President Bush has several Thanksgiving-related events on his plate before he disappears into the Maryland woods surrounding Camp David, where he will celebrate the holiday with his family.
Today, he will travel south to Richmond to visit the Central Virginia Foodbank, and from there it's off to the Berkeley Plantation along the James River, where he will tour a Thanksgiving shrine and deliver remarks about the importance of the holiday.
Otherwise, tomorrow is the big day — for one lucky butterball, at least. The "National Thanksgiving Turkey" will be pardoned by the president shortly after 10 a.m. in the Rose Garden.
We're assured that hungry editors of the Washington Post will be eating turkey at the newspaper this Thanksgiving.
To its credit, the newspaper reported late last week under "health code violations" that the Post's "executive kitchen" was closed for one day "for operating without a license."
There will be a unique protest of sorts this week on an otherwise empty Capitol Hill as adults from across the country who spent their childhoods in foster care gather to celebrate Thanksgiving in the shadow of the U.S. Capitol.
They want to draw attention to a holiday season that to them was "often filled with disappointment," organizers say.
"I'm 21 now, and I can't remember a time when I was in foster care that we really celebrated Thanksgiving," says Foster Care Alumni of America member Eshawn Peterson of Tucson, Ariz., who will speak at the dinner. "I have felt so incomplete during the holiday season, especially since the people I care about most, my six sisters, were separated from me for so long."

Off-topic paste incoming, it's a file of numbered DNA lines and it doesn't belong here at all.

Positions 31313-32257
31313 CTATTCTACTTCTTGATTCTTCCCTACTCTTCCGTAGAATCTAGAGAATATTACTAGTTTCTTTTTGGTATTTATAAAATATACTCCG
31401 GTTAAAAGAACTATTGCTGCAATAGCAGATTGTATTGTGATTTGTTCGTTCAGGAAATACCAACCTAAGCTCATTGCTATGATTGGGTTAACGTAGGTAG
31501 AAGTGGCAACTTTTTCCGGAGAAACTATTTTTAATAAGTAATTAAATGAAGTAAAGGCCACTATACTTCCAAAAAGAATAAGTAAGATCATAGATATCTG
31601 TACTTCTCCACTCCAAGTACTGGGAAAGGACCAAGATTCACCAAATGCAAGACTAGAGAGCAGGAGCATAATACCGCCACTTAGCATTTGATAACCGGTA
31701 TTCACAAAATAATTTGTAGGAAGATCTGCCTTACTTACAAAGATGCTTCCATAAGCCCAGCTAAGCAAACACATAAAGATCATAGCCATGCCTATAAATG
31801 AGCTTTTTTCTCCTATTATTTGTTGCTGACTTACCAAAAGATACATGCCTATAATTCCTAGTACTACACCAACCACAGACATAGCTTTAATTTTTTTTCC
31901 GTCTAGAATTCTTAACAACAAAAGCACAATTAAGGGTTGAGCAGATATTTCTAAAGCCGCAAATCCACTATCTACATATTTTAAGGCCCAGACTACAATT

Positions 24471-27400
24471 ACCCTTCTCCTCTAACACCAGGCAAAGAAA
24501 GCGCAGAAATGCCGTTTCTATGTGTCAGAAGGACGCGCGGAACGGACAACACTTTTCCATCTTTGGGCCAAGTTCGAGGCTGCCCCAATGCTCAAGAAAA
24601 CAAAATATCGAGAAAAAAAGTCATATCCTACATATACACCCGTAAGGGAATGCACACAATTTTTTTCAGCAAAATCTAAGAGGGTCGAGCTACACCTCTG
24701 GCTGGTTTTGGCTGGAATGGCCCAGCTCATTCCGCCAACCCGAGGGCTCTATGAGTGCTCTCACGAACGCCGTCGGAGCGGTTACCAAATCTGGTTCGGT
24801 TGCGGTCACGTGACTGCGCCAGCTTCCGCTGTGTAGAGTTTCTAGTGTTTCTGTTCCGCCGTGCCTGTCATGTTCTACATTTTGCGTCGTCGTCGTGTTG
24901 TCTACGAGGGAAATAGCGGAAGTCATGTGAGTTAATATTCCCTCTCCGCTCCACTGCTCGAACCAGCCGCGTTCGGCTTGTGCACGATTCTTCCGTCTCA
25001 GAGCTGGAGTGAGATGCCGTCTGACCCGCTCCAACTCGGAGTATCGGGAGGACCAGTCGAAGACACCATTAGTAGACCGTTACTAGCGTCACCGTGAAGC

Convened by Foster Care Alumni of America as part of its work with the national Kids Are Waiting campaign, this first-of-its-kind Thanksgiving dinner will emphasize the need for national foster care financing reform so foster children can move swiftly to safe, permanent families and so other youth may avoid the need to enter foster care in the first place.
More than half a million American children will celebrate this Thanksgiving in foster care.
Lenexa and beyond
That was retired chairman of the Joint Chiefs of Staff Gen. Richard B. Myers, dressed in purple, spotted in a Crystal City sports bar on Saturday in Arlington. Unfortunately, despite his school spirit, he was unable to spur his Kansas State University Wildcats into victory against sixth-ranked Missouri, losing the battle by a score of 49-32.
John McCaslin is a contributing columnist on Townhall.com and author of Inside The Beltway: Offbeat Stories, Scoops, and Shenanigans from around the Nation's Capital .
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